As we’ve already noted, a great white usually tends to be much larger than a tiger shark, but there have been a few cases in which tiger sharks can reach immense sizes. A fully-grown tiger shark usually measures anywhere from 10 to 14 feet, but there have been some reports of them growing to 18 feet long.

The IGFA world record tiger shark was caught in 2004 by a father-son duo off the coast of Australia. The monster shark weighed 1,785 pounds, which is more than twice the weight of an average tiger shark.

Great whites are known to grow up to about 15 to 16 feet in length, but there are tales from captains and others on the ocean seeing great whites that are roughly 25 feet or more.

Although the 25-foot great whites are more legend than anything else, there are records of anglers landing behemoth great whites on a rod and reel.

The IGFA world record great white is listed as a 2,664-pound giant that was caught in 1959 off the coast of Australia. However, there was a monster 3,450-pound great white caught off of Montauk, New York in 1986 that didn’t make it into the record books.

To qualify as an IGFA world record, a fish must be caught on line that’s no heavier than 130-pound-test and the Montauk monster was caught using 150-pound tackle.

Great White vs Tiger Shark Differences

Some of the major differences between great whites vs tiger sharks are evident, but a tiger shark will lose its distinct stripes once it grows to full maturity. These dark, vertical stripes will remain, but will be less defined as the shark continues to age. The following identification points can be used to tell a great white from a tiger shark.

Color and Skin

A Great white shark gets its name from the color of its snow-white belly. Most other species of sharks will have a somewhat lighter-colored belly that might be gray, but the great white’s belly is unmistakable.

The tiger shark has a grayish-colored belly, which sometimes gets mistaken for a great white. However, once you’ve seen both types of fish, the white belly on a great white shark is a surefire way of knowing what type of species it is.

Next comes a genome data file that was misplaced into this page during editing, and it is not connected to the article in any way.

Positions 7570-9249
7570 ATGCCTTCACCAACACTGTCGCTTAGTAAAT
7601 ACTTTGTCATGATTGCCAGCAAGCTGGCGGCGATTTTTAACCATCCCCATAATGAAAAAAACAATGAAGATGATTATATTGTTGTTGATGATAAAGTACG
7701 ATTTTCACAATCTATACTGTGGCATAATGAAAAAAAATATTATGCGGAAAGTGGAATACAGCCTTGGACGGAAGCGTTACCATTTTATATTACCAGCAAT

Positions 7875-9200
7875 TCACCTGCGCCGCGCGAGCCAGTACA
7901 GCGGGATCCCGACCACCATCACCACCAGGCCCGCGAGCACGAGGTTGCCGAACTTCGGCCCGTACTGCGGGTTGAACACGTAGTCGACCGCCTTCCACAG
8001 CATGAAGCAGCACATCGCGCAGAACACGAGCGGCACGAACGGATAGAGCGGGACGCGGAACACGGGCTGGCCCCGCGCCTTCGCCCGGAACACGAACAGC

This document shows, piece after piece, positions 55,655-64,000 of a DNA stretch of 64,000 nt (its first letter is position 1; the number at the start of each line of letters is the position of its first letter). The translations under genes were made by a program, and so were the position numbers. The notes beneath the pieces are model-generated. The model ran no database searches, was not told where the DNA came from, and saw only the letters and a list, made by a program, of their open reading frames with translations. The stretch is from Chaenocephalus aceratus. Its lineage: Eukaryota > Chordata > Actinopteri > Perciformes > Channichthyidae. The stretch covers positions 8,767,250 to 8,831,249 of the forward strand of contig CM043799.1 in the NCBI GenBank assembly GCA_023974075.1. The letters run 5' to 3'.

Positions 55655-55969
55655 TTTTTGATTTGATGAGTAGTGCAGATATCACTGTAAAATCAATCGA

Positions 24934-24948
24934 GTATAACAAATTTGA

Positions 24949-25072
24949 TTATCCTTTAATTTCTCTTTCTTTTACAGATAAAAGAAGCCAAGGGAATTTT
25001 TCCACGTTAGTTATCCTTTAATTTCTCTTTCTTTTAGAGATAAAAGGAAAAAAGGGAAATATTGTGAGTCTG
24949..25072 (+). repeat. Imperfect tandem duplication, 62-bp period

The obvious dark stripes of a tiger shark are another way you can tell these two large shark species apart. A great white will have a solid gray color on its back and sides white a tiger shark will usually appear to be a bit darker.

These faded stripes are often hard to spot when looking into the water, but from an underwater perspective, divers are often able to distinguish a great white from a tiger shark fairly easily.

Head Shape

Avid shark anglers commonly use a shark’s head shape as one of the main ways of identifying the fish they catch. This is mostly because the more popular species of sharks all have a very unique head shape compared to one another. Tiger sharks and great whites are no different.

Tiger sharks have a very square-shaped nose while the great white has a pointed nose shape. This is often more difficult to notice, but a great white’s nose will come down into a definite point whereas a tiger shark’s nose is more rounded-off and does not form this point.

Tail Shape

The tiger shark’s tail is one of the ways anglers are able to firmly establish which type of fish they’ve caught. Tiger sharks have a very long tail fin that will stretch out higher than its body.

A great white shark’s tail is much more even with the top and bottom tail fin being the same length. This tail shape makes the tiger shark a bit faster than the great white, but both fish species can draw serious power with each thrust of the tail.

Body Profile (Shape)

The overall body profile of a great white is another unmistakable identification point that most avid anglers can use to tell the difference between each species.

Great whites have a much greater girth and will be larger toward the middle section of their bodies. Tiger sharks are more thin compared to great whites and have a sleeker profile.


These two types of shark species are often a thrill to catch on a rod and reel, but it’s often a challenge just to get them to bite.

If you’re one of the few anglers who’s able to hook one of these types of shark, you’ll be able to tell the difference between a tiger shark vs great white using these four main identification points.